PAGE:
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Point of Impact: "Collision" Fails to Hit Its Mark on PBS' "Masterpiece Contemporary"

Not every single British limited series can hit it out of the park, unfortunately.

Following closely on the heels of the superlative and gripping thriller Place of Execution, the ambitious Collision--which launches Sunday evening as part of PBS' Masterpiece Contemporary strand and is currently airing across the week in the UK on ITV1--doesn't reach the dizzying heights or emotional sucker punch of Place of Execution.

Written by Anthony Horowitz and Michael A. Walker, the five-part Collision (which will air in two installments in the States) circles the aftermath of a fatal highway road accident, which leaves several parties dead or injured but which manages to derail the lives of everyone even tangentially involved, from the police detective investigating the cause of the crash to a Happy Chef waitress whose workplace was just down the road from the site of the fatal accident.

As its narrative unfolds in a series of shifting perspectives, Collision seeks to bring to life each of the characters who were on the scene the day of the accident, flashing backwards to reveal just what they were doing before the fateful crash that unexpectedly intertwined their lives. It's an ambitious conceit but one that the writers aren't quite able to bring to fruition, unfortunately.

Not helping matters is that we really don't get a sense of each of these people despite spending five hours with them reliving the crash and the moral and ethical boundaries they opt to cross both before and after the accident. While the plot meanders between household tragedy to corporate espionage, the characters remain rather one-dimensional and it's difficult to care much for any of them. The series seeks to peel back the layers of these characters and give us some hidden depth as well as shocking twists but several of these can be seen a mile down the road. (In particular, one such twist will come as no surprise to anyone who watched The Wire.)

Anchoring the piece is Douglas Henshall (Primeval), who plays Detective Inspector John Tolin, who is himself recovering from a personal tragedy nine months earlier which should make him the absolute wrong person to be investigating a series of collision fatalities. His dogged persistence to get to the bottom of the crash, as well as uncovering a host of other non-related mysteries related to the victims, is meant to be Collision's throughline but it gets muddled in a storyline about forgiveness, both personal and otherwise, as well as romantic subplot with traffic cop Ann Stallwood (Kate Ashfield).

As the investigation gets underway, it kicks up a number of crimes and misdemeanors along the way and ensnares dozens of characters, some of whom are played by such notables as Dean Lennox Kelly, David Bamber, Lenoard Crichlow, Lucy Griffiths, Clair Rushbrook, Paul McGann, Phil Davis, and many, many others. Some of these plots lead somewhere bleak, while others seem to cul-de-sac along the way.

While I applaud the filmmaker's ambition and drive to tell a story this large and complex, Collision doesn't seem to quite add up to the sum of its parts, leading to an overall feeling of vertigo, ennui, and, if I'm being honest, a bit of road rage as well.

Collision airs its first part Sunday night at 9 pm ET/PT as part of PBS' Masterpiece Contemporary. Check your local listings for details.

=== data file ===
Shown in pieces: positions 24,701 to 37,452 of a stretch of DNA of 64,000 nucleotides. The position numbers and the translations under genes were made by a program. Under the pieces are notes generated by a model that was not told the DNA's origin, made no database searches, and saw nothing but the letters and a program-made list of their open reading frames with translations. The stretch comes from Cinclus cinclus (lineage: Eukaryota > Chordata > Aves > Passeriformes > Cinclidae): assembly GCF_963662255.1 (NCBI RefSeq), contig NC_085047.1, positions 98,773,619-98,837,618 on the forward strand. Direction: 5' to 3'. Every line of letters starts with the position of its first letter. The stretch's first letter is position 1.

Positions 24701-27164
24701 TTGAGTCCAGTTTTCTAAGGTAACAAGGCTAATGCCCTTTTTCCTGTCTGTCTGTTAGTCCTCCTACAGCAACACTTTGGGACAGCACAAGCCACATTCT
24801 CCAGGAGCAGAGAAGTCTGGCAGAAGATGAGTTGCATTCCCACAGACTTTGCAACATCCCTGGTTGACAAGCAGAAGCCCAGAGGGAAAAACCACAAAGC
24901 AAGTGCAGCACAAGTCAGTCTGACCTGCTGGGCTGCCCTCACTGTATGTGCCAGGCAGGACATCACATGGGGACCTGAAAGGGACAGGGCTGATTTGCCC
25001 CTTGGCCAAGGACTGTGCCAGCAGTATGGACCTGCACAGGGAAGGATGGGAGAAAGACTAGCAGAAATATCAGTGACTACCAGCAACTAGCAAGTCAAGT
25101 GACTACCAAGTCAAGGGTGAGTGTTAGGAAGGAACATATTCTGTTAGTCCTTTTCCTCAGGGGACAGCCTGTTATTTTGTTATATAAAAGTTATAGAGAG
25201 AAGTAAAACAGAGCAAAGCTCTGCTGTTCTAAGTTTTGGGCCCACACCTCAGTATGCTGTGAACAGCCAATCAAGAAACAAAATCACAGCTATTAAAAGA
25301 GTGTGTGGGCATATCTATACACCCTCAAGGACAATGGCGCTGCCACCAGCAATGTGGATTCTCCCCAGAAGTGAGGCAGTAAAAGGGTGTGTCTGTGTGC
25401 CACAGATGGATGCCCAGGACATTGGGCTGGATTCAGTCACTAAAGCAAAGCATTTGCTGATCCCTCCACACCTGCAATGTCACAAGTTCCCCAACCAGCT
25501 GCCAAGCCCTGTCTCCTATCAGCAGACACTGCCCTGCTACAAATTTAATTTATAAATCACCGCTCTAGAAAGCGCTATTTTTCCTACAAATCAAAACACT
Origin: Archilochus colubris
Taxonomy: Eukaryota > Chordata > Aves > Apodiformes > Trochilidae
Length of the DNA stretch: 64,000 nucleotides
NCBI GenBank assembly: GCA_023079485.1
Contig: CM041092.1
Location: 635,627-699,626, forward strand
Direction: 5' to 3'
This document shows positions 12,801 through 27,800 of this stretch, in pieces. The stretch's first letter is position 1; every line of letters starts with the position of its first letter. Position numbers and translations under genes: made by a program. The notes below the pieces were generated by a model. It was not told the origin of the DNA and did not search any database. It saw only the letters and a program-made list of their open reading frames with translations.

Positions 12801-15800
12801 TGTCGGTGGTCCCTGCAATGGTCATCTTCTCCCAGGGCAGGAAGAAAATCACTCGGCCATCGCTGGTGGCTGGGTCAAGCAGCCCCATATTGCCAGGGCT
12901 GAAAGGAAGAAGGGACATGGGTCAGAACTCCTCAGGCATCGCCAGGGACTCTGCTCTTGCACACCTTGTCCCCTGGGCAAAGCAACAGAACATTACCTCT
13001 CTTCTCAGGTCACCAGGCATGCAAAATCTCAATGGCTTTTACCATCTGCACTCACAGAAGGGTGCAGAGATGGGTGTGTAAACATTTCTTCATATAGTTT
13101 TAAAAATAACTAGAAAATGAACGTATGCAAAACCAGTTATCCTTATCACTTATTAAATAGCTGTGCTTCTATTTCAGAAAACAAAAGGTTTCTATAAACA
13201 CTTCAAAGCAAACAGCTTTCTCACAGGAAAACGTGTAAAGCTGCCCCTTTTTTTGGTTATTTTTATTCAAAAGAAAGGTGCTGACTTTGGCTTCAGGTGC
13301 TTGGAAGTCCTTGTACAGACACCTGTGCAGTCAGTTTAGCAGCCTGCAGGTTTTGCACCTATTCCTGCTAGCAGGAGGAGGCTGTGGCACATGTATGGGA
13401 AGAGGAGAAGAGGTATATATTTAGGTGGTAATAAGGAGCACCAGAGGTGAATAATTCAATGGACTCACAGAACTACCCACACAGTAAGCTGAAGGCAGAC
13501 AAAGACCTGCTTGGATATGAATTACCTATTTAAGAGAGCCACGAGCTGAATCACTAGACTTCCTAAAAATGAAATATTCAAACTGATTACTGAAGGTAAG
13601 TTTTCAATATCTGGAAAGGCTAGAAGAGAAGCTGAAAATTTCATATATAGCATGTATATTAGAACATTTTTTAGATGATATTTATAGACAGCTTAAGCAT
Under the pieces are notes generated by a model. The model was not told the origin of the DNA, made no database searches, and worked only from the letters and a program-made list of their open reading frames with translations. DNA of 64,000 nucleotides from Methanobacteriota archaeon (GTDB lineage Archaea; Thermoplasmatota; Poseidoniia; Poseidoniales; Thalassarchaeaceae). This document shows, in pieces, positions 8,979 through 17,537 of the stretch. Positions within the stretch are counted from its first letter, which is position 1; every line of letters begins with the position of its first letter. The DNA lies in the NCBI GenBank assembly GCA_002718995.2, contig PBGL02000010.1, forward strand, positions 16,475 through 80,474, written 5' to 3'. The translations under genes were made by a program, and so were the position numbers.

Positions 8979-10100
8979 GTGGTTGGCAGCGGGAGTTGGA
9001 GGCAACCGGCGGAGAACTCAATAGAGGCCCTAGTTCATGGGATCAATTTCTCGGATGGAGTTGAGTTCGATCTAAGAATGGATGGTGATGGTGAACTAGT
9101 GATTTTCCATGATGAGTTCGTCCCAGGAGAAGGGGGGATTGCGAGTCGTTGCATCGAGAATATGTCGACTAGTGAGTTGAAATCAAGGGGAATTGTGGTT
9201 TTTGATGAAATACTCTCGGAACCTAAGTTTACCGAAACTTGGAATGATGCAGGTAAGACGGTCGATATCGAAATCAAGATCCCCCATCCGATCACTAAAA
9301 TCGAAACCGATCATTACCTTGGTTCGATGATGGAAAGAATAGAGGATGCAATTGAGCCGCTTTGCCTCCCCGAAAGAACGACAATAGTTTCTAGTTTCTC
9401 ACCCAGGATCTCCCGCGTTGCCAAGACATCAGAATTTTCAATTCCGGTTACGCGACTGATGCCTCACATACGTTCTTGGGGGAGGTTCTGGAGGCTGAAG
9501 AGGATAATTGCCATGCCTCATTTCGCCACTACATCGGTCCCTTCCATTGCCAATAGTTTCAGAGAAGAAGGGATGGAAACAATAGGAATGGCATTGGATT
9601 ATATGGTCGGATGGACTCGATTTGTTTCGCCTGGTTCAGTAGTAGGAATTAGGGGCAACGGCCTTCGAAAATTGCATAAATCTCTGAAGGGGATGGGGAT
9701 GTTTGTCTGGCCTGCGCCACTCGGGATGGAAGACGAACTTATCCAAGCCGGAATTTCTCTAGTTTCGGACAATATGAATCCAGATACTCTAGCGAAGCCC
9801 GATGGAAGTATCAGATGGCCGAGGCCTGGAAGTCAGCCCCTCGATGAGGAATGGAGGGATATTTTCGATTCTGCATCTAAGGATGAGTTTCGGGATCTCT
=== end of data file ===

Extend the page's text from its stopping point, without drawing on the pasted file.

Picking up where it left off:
Hannah said…
Ouch. Think I'll skip this one. Although, on your recommendation, I did watch Place of Execution and it was brilliant! Thanks!
Alexandra said…
Have to disagree. US reader here. I saw Place of Execution recently and found the ending curiously unsatisfying - and implausible. I tuned in to the first half of "Collision" tonight. It builds slowly, but it reeled me in and after the first episode tonight, which just ended, I'm definitely looking forward to Part 2 of 2 next week.
Steph said…
I have to disagree with the review. I'm in the US and watched the first half of Collision last night. I found it quite gripping. Perhaps my opinion will change once I've seen the second half and resolution, but for now I'm very impressed with the story, plot entanglements and editing.

I did watch Place of Execution and while it wasn't horrible, the book was miles better. The ending was much too implausible and seemed to be pandering to the audience as though we wouldn't care enough about the victims if we didn't really know them like we knew Catherine.
Tom said…
I missed the first 10 minutes or so, but was quite captivated by the story. Kate Ashfield is very good as Inspector Stallwood.
Nina said…
I really enjoyed the 1st half of Collision. I'm looking forward to the conclusion tonight on Masterpiece.
Franco said…
I found Collision to be entertaining, well-written and well-acted. It is difficult to build complex characterisation in such a short televisual passage of time especially with so many "main" protagonists. That the writers did this, and did it well, is a testament to the conciseness of their writing and the good acting of the ensemble cast. I found it very enjoyable. Keep up the good work PBS!
Anonymous said…
I have to disagree with your review here. I watched Collision on DVD last night, and I thought it was really well executed.

The car crash scenes were well choreographed. They were realistic too. Nothing exploded or caught fire like American car crash scenes. I really liked the ending.

As well, many screenwriting books proselytize against the use of flashbacks. But I thought Collision was an excellent demonstration of how to effectively use flashbacks.

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